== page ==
The goal of the dividend growth strategy is to pick strong companies with a long track record of dividend increases.  In terms of dividend increases, this year has proven to be lucrative for dividend growth investors thus far.

2021 Dividend Raises

So far in 2021, the Canadian portion of my portfolio received raises from:

  • CU.TO (1% increase)
  • MRU.TO (11.1% increase)
  • CNR.TO (7% increase)
  • XTC.TO (5.3% increase)
  • BIP.UN/BIPC (5.2% increase)
  • MG.TO (7.5% increase)
  • CNQ.TO (11% increase)
  • NTR.TO (2% increase)
  • BCE.TO (5% increase)
  • TRP.TO (7.4% increase)
  • ENGH.TO (18.5% increase)
  • AQN.TO (10% increase)
  • T.TO (1.6% increase)
  • H.TO (5% increase)
  • EMP.TO (15% increase)

I’m reading that the banks have excess capital and might significantly increase their dividends in 2021. Fingers crossed!

Top 10 Holdings

Our top 10 holdings move around quite a bit but the big banks have maintained their lead due to their big run this year. CIBC alone with up 31% in 2021 thus far!

In our overall portfolio, here are the current top 10 largest dividend holdings:

  1. TD Bank (TD)
  2. CIBC (CM)
  3. Royal Bank (RY)
  4. Bank of Montreal (BMO)
  5. Scotia Bank (BNS)
  6. Canadian National Railway (CNR)
  7. Fortis (FTS)
  8. Enbridge (ENB)
  9. Emera (EMA)
  10. Brookfield Infrastructure (BIPC/BIP.UN)

*not counting index ETFs (they are my largest holding).

Dividend Income Update Q3 2021

As mentioned, there have been a number of healthy dividend increases and we managed to deploy some capital into dividend stocks. In the last update, the decline of USD relative to CAD resulted in slower dividend growth. While CAD has weakened since the last update, I am keeping the FX the same for now.

As you can see in detail below, we have increased our dividend income to $63,030 which is another small increase quarter over quarter.

Here are the numbers.

Q3 2021 Dividend Income Update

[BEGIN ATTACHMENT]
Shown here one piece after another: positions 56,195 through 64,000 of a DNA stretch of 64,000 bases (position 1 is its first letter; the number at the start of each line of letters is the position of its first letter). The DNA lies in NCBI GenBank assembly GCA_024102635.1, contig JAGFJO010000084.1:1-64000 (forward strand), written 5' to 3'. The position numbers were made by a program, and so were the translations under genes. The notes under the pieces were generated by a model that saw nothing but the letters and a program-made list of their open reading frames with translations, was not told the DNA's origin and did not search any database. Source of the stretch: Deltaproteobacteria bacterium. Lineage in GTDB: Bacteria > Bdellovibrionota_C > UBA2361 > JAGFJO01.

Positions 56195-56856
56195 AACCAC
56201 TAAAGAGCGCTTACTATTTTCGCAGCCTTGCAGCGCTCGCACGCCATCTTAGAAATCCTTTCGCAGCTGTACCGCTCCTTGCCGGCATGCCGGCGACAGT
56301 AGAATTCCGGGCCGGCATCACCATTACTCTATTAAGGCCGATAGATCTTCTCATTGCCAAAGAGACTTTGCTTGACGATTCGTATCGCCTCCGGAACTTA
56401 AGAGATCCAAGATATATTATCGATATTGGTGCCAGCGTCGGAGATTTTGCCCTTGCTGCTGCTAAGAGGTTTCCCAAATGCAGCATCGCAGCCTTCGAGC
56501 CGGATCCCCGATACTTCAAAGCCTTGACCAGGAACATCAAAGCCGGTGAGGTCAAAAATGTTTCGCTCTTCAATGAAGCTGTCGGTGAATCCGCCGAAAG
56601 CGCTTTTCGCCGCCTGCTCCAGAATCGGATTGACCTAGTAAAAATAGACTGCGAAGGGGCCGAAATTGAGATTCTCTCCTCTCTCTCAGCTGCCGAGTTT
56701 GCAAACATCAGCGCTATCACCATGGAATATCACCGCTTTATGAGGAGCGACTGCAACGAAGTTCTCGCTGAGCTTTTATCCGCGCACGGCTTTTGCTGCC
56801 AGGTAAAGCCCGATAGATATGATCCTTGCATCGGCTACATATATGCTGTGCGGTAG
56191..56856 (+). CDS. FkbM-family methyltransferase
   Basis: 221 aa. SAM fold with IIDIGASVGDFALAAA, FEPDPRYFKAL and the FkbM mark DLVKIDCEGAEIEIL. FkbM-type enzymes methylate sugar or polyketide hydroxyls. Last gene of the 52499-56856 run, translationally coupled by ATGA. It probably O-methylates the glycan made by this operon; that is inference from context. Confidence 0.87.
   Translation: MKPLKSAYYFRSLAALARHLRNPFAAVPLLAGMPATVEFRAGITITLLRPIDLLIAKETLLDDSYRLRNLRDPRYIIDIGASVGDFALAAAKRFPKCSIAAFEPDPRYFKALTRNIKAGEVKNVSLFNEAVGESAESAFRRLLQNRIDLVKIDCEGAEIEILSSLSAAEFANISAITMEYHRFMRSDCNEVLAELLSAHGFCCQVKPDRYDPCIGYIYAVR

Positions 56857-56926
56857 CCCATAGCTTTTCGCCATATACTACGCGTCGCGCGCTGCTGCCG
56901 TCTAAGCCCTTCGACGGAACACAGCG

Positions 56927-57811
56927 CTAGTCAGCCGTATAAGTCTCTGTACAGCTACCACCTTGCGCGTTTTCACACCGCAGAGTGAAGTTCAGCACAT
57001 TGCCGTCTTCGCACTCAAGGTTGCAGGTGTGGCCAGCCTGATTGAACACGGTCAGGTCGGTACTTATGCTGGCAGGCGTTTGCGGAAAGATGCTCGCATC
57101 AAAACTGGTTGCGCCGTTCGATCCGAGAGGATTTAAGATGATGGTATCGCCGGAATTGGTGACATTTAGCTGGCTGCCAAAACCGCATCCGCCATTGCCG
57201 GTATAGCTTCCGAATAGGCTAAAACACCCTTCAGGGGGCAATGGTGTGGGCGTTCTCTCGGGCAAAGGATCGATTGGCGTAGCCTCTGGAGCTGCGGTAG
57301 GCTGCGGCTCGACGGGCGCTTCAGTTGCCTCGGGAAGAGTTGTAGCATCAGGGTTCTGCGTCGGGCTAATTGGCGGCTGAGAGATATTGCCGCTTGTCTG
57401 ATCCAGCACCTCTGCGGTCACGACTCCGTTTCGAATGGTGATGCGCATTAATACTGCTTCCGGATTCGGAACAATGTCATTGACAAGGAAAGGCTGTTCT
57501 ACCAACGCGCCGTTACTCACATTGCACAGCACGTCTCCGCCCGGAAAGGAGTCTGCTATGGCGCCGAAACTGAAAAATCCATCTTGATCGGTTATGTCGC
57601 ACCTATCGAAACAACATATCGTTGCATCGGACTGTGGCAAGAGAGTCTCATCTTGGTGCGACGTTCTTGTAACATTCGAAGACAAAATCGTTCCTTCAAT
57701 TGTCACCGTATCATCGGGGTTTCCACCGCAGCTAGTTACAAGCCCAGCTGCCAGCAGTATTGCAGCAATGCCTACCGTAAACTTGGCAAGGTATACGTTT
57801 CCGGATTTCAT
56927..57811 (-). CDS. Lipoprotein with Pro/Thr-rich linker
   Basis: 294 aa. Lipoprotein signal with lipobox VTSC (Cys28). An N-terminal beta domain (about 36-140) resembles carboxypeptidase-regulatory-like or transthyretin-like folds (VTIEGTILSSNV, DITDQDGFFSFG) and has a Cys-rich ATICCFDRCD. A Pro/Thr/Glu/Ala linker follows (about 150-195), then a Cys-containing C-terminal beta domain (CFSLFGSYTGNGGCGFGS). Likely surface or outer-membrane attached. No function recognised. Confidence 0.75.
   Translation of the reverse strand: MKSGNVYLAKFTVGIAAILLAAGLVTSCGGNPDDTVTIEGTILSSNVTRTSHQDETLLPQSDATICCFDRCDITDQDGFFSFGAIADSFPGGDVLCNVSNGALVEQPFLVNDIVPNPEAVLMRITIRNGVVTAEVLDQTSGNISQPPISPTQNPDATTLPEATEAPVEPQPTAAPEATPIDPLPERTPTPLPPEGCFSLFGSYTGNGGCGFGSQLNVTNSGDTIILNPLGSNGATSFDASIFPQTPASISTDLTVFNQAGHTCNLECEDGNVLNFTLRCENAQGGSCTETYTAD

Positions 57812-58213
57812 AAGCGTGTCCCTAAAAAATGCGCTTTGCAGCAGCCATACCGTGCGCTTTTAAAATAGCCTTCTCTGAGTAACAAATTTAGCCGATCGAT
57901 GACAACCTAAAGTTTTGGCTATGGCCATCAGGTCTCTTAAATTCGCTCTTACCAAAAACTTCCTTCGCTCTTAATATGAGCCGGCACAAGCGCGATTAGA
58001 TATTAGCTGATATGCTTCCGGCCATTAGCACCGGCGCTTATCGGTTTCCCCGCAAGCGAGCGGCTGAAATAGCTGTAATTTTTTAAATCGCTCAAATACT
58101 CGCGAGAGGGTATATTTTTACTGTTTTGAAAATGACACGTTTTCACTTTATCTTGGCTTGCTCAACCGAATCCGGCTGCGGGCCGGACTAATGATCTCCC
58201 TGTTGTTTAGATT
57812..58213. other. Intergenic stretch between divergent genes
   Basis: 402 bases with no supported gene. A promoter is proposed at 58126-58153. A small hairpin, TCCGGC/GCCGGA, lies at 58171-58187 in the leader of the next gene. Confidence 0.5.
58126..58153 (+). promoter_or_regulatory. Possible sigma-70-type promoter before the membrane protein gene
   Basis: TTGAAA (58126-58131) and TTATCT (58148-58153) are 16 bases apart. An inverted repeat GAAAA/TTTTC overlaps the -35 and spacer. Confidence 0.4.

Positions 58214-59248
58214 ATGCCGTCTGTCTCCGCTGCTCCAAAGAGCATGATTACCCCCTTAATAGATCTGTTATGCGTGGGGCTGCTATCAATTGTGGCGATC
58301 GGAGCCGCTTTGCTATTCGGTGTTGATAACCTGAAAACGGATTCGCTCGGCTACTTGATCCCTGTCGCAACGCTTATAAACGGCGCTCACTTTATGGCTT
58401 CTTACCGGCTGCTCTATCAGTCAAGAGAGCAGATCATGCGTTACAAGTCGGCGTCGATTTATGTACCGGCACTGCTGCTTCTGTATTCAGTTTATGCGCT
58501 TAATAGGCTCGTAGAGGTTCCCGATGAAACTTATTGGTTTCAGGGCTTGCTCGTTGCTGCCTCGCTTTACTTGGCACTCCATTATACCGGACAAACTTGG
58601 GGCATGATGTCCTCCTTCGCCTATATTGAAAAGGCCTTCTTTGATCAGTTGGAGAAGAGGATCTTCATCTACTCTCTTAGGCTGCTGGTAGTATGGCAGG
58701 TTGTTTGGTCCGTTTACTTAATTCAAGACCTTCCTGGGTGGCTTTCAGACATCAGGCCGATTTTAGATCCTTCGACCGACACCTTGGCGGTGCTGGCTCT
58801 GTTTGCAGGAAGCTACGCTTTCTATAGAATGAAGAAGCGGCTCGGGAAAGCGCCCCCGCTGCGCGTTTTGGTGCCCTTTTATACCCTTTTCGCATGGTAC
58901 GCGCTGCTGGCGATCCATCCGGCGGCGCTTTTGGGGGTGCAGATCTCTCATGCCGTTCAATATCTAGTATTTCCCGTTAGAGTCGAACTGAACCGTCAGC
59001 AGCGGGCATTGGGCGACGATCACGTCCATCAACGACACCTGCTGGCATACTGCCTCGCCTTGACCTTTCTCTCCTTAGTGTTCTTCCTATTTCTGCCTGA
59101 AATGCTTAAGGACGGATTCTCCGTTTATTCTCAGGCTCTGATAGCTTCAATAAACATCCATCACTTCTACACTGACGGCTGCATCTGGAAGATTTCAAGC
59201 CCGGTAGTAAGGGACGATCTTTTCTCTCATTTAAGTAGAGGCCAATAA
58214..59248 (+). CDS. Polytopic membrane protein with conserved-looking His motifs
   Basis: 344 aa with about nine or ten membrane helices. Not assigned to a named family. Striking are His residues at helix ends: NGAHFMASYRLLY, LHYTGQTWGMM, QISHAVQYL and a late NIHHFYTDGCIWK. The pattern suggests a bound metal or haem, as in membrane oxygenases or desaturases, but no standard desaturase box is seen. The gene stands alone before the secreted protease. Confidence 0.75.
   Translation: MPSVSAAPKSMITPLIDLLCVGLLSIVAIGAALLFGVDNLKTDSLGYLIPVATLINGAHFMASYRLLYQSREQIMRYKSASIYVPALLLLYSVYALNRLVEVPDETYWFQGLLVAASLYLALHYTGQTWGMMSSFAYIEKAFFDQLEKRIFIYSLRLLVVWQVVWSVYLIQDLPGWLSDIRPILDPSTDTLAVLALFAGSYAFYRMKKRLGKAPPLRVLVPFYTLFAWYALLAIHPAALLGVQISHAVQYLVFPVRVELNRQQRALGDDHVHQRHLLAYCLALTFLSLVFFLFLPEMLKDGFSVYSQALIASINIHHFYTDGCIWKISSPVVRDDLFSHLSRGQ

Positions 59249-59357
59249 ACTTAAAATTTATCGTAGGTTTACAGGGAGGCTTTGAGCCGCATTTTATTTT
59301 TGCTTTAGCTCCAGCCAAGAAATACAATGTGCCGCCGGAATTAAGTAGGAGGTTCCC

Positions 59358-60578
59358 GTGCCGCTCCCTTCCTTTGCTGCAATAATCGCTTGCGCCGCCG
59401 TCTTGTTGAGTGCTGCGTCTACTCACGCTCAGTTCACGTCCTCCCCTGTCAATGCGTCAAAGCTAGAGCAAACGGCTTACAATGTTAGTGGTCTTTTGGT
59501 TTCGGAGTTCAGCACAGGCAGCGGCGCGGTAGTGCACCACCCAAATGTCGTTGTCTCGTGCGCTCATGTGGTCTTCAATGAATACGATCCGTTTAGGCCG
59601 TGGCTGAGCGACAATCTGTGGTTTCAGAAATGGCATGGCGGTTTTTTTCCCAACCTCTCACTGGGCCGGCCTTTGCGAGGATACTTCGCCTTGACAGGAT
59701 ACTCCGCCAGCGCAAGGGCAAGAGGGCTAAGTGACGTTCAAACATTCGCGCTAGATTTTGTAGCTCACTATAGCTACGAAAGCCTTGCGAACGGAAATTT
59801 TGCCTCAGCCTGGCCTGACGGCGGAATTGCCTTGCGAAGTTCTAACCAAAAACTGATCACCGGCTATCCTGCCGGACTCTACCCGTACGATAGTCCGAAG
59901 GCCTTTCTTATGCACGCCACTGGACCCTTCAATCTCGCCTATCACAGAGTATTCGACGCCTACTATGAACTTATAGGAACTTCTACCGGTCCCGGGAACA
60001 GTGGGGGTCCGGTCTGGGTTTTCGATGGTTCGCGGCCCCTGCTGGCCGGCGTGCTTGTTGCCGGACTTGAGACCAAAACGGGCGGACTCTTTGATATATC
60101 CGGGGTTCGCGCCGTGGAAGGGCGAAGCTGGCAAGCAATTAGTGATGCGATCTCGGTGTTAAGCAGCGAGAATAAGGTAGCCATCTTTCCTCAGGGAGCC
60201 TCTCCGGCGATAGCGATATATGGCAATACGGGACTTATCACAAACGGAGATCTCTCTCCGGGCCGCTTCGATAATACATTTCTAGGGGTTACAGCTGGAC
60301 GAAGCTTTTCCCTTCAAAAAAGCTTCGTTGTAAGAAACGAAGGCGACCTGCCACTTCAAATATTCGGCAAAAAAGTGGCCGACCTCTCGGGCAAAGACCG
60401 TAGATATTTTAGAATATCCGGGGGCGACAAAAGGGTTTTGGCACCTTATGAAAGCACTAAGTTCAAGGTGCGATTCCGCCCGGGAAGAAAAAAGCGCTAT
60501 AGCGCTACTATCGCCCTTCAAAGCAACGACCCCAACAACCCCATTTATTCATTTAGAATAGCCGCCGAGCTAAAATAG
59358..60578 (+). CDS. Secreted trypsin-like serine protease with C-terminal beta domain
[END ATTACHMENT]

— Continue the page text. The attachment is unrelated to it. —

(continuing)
AccountDividends/yearYield
Smith Manoeuvre Portfolio$7,8303.60%
TFSA 1$4,2503.90%
 TFSA 2$4,0003.85%
 Non-Registered$4,2004.13%
 Corporate Portfolio$31,4503.18%
 RRSP 1$7,8002.28%
 RRSP 2$3,5001.98%
  • Total Yield: 3.09%
  • Total Dividends: $63,030/year 
chart 16

Final Thoughts

As mentioned earlier, instead of purely accumulating and building my portfolio, I’ve made the shift to spending those dividends. While I believe in investing for the total return of your portfolio (capital gains + dividends), there’s a psychological comfort in getting paid regardless of how the market is performing. Especially when trying to mitigate any sequence of returns risk during early retirement.

I’ve noticed that other dividend investors/bloggers are comparing their dividend income to a comparable income/hr.  Depending on taxation in your area, in ON, $63k in dividend income is about equivalent to an $85k salary, which is about $42.50/hr.  Not a bad way to psychologically frame passive income.

To put dividend income in further context, I wrote a post on dividend income taxation where, with no other income in early retirement, you can make up to $50k in dividend income (within a taxable investment account) and pay very little to no income tax (depending on the province).

If you are also interested in the dividend growth strategy, here is a post on how to build a dividend portfolio.  With this list, you’ll get a general idea of the names that I’ve been adding to my portfolios.

If you want a simpler investing strategy that outperforms most mutual funds out there, check out my post on the best all-in-one ETFs in Canada.  I’m a fan of indexing as the iShares XAW is my top individual holding.

Keep investing that cash flow and stick with a long-term plan.  Your future wealthier self (sooner than you think!) will thank you for it.

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FT

FT is the founder and editor of Million Dollar Journey (est. 2006). Through various financial strategies outlined on this site, he grew his net worth from $200,000 in 2006 to $1,000,000 by 2014. You can read more about him here.
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mark
13 days ago

Do you consider dividends in your RRSP to be the same as non registered? It looks like you do in your model above.

J G
10 days ago
Reply to  mark

Same question. And if you are withdrawing dividends from your RRSP, how do you mitigate the tax implications?

John (fake name sorry)
15 days ago

Just discovered this. It’s exactly the journey wife & me are on, except we’re still trying to get to that first million (should happen later this year or early next year).

Our goal is to retire somewhere cheaper (Portugal or Spain are our favored options). We don’t have kids, so it’s easy to move.

I’ve been learning as I go, and recently decided to invest more on dividend ETFs. We invested in 6 ETFs that cover mostly US, Canada, Europe, and Asia in both equity and real estate. Our dividend yield is around 5.15%.

If/when the market crashes (again), we have around 25% of our portfolio in cash, ready to pounce at the sale.

Your journey is inspiring, will be following it attentively.

Last edited 15 days ago by John (fake name sorry)